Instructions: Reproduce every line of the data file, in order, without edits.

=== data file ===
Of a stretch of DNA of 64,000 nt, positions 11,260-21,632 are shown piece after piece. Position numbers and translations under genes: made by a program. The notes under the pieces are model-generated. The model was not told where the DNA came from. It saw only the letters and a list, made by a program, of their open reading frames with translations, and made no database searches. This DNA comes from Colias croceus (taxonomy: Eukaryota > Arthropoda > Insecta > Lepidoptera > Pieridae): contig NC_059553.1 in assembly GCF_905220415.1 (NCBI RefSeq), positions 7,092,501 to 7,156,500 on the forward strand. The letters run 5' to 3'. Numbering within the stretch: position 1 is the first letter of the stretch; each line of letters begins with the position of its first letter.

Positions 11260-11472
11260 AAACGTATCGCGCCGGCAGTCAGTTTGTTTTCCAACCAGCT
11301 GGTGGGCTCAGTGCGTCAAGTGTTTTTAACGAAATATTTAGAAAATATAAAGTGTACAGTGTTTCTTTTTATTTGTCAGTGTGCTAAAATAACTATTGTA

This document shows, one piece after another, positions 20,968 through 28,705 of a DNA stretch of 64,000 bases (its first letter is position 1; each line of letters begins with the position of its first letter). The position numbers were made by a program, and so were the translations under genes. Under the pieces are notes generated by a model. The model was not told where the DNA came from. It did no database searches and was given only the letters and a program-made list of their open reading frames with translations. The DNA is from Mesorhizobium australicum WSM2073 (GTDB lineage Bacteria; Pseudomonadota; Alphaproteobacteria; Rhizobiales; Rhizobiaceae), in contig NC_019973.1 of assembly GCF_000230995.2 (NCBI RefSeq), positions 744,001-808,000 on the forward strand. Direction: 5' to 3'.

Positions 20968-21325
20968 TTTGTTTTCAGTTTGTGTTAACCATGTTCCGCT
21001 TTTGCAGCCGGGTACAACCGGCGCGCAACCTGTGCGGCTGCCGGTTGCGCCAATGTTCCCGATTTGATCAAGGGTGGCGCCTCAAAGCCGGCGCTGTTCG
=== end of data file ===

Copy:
Of a stretch of DNA of 64,000 nt, positions 11,260-21,632 are shown piece after piece. Position numbers and translations under genes: made by a program. The notes under the pieces are model-generated. The model was not told where the DNA came from. It saw only the letters and a list, made by a program, of their open reading frames with translations, and made no database searches. This DNA comes from Colias croceus (taxonomy: Eukaryota > Arthropoda > Insecta > Lepidoptera > Pieridae): contig NC_059553.1 in assembly GCF_905220415.1 (NCBI RefSeq), positions 7,092,501 to 7,156,500 on the forward strand. The letters run 5' to 3'. Numbering within the stretch: position 1 is the first letter of the stretch; each line of letters begins with the position of its first letter.

Positions 11260-11472
11260 AAACGTATCGCGCCGGCAGTCAGTTTGTTTTCCAACCAGCT
11301 GGTGGGCTCAGTGCGTCAAGTGTTTTTAACGAAATATTTAGAAAATATAAAGTGTACAGTGTTTCTTTTTATTTGTCAGTGTGCTAAAATAACTATTGTA

This document shows, one piece after another, positions 20,968 through 28,705 of a DNA stretch of 64,000 bases (its first letter is position 1; each line of letters begins with the position of its first letter). The position numbers were made by a program, and so were the translations under genes. Under the pieces are notes generated by a model. The model was not told where the DNA came from. It did no database searches and was given only the letters and a program-made list of their open reading frames with translations. The DNA is from Mesorhizobium australicum WSM2073 (GTDB lineage Bacteria; Pseudomonadota; Alphaproteobacteria; Rhizobiales; Rhizobiaceae), in contig NC_019973.1 of assembly GCF_000230995.2 (NCBI RefSeq), positions 744,001-808,000 on the forward strand. Direction: 5' to 3'.

Positions 20968-21325
20968 TTTGTTTTCAGTTTGTGTTAACCATGTTCCGCT
21001 TTTGCAGCCGGGTACAACCGGCGCGCAACCTGTGCGGCTGCCGGTTGCGCCAATGTTCCCGATTTGATCAAGGGTGGCGCCTCAAAGCCGGCGCTGTTCG